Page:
March 22, 2006 © The Center for War, Peace and the News Media. All Rights Reserved.

Congress: Move Out on Iraq

By Dan Smith
Global Beat Syndicate
—With the third anniversary of the U.S.-led invasion of Iraq upon us, the expected tide of articles and analyses has come, looking at "progress"—how much, if any; and what Iraqis and coalition forces still need to do before we can achieve drawdown and troop withdrawals.

Most proposed strategies tend to feature the integration of political and economic progress and progress on physical security for Iraqi citizens. Without stability and security, the economic infrastructure will remain dependent on foreign donors and lending institutions. Iraq, which once exported agricultural products as well as petroleum, now imports and subsidizes both. And in the three months since the election of the Iraqi parliament, Iraqi politicians remain divided on just about everything. And while large swatches of the country appear peaceful, this "peace" owes as much to the sectarian-associated militias that still exist in defiance of U.S. and Iraqi authorities as it does to these two authorities.

The March 19 Sunday talk shows, tied to the invasion three years ago on that day, displayed the range of views dividing domestic U.S. politics and reflected rising public distrust in the entire war effort.

For example, Chairman of the Joint Chiefs of Staff, General Peter Pace, said the coalition forces were making very, very good progress, and he rejected the notion that and the recent violence was a sign of impending civil war.

In contrast, Representative John Murtha (D-Penn), who sits on the House Appropriations Committee and until recently supported the war, gave a decidedly contrary view, saying in effect that we've made no progress at all, and are now caught in a civil war.

General Pace, unless he resigns to protest administration policy, will support (properly) the optimistic White House line when appearing in public, unclassified settings. And he might well believe (or want to believe, so that Iraqis can be given more of the battle) that progress is being made, while leaving open the question of how sustainable any "progress" may be over the long haul.

For his part, Congressman Murtha repeated a point he made two weeks earlier on another Sunday talk show, where he said, "Iraqis have to settle this themselves. This is not a 'we' thing. This is a 'them' thing." On March 5 also, Senator Richard Lugar (R-Ind), picked up the same theme, saying, "The question really is whether Iraqis want to be Iraqis, as opposed to Sunnis and Shi'ites and Kurds. That hasn't been decided."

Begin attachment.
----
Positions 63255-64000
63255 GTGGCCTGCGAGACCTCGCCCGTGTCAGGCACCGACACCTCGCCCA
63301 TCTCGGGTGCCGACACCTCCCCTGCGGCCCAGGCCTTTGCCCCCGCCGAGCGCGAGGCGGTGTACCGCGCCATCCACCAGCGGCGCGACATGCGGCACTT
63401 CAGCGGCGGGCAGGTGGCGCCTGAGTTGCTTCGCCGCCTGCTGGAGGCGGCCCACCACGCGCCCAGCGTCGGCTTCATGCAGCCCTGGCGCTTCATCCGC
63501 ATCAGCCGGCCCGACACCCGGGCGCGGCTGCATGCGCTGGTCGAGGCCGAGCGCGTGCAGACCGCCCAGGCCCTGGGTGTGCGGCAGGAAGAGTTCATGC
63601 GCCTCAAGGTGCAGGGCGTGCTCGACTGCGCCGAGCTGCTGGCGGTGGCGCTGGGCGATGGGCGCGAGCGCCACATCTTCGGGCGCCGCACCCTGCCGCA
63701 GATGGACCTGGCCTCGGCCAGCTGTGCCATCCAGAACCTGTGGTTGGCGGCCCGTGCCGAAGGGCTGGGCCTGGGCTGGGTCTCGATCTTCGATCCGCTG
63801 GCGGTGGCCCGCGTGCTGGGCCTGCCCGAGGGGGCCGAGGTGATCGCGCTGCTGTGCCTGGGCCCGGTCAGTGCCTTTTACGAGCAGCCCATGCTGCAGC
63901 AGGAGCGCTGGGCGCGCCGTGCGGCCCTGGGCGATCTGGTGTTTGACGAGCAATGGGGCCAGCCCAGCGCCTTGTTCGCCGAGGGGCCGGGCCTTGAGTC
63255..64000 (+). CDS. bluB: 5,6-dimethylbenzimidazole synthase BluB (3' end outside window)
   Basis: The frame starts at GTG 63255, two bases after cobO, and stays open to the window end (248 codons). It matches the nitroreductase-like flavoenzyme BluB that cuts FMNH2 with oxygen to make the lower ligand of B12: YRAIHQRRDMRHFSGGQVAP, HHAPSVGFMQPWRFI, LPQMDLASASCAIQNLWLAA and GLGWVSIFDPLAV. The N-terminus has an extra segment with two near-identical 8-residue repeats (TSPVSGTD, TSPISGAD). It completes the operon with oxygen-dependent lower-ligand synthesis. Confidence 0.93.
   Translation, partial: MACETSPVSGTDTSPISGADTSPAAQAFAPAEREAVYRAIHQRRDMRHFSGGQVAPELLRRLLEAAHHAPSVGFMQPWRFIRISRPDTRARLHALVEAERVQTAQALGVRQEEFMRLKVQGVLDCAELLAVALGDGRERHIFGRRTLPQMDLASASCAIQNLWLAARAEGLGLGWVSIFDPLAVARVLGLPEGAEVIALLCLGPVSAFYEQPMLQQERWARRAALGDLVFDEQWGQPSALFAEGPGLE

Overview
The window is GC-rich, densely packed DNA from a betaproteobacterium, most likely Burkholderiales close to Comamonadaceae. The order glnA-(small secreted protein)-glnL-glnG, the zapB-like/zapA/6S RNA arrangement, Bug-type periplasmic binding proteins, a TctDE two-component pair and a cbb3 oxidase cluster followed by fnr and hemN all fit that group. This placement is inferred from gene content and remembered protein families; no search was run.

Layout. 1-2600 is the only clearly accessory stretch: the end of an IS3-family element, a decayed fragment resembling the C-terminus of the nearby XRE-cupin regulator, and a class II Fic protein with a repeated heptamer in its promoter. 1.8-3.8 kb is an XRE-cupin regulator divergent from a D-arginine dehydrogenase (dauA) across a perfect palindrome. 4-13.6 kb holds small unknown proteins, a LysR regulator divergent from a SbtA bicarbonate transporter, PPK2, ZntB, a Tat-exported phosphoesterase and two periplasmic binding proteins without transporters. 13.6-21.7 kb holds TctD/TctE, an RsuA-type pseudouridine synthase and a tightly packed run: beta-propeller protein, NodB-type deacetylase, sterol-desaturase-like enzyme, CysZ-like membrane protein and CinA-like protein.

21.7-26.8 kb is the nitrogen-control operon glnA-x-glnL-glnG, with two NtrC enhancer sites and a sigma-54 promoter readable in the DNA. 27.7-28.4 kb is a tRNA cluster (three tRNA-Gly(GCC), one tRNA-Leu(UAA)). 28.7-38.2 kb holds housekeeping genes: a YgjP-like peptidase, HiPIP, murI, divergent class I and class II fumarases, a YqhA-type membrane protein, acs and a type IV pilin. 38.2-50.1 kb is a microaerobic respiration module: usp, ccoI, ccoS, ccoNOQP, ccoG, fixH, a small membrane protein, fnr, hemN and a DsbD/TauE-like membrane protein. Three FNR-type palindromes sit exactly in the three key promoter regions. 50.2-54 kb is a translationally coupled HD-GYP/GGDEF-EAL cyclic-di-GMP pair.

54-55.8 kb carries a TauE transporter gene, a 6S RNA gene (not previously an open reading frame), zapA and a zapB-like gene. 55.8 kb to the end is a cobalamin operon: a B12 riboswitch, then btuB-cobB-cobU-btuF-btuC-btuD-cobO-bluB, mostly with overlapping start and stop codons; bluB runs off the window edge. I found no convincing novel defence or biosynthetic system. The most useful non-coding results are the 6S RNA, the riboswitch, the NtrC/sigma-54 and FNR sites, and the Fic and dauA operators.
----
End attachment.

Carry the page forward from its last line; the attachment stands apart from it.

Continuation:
Such insights from two experienced legislators from both congressional chambers and both political parties ought to galvanize Congress to do what members failed to do in 2003: hold an extended debate—this time on strategies that could reverse the ill-considered policy that has made the United States the hostage to whatever Iraqis do, and do not do. The perfect legislative setting for this debate could come as both houses examine the administration's 2006 Supplemental Appropriations request for warfighting in Iraq and Afghanistan. At best, floor debates just might produce new ideas about ways to extract U.S. forces from Iraq, thereby liberating U.S. foreign policy. Or, at least, an open debate on the mechanics of redeployment would put the Iraqis and the world on notice that all foreign forces, including U.S. troops, will leave Iraq.

In our system, generals can talk about when armies will leave, but generals do not make policy. The Bush administration has lost so much credibility at home and abroad by its ineptness and attempts to spin events that its pronouncements carry minimal impact. By default, that leaves Congress as the locus for full and frank discussion of how best to leave Iraq—and to depart so that Iraqis are able to provide for the security and well-being of their people.

A Congress with the courage to hold an unfettered debate on the next steps for reclaiming America's independence from "entangling alliances" will go far in gaining us political redemption, at home and abroad.

As they say in the military, it is time for members to "Move out!"

Dan Smith is senior analyst on military affairs at the Friends (Quakers) Committee on National Legislation, Washington, D.C., and a retired U.S. Army colonel.

© 2006 The Center for War, Peace and the News Media. All Rights Reserved. The Global Beat Syndicate, a service of The Center for War, Peace, and the News Media, provides editors with commentary and perspective articles on critical global issues from contributors around the world. For more information, check out

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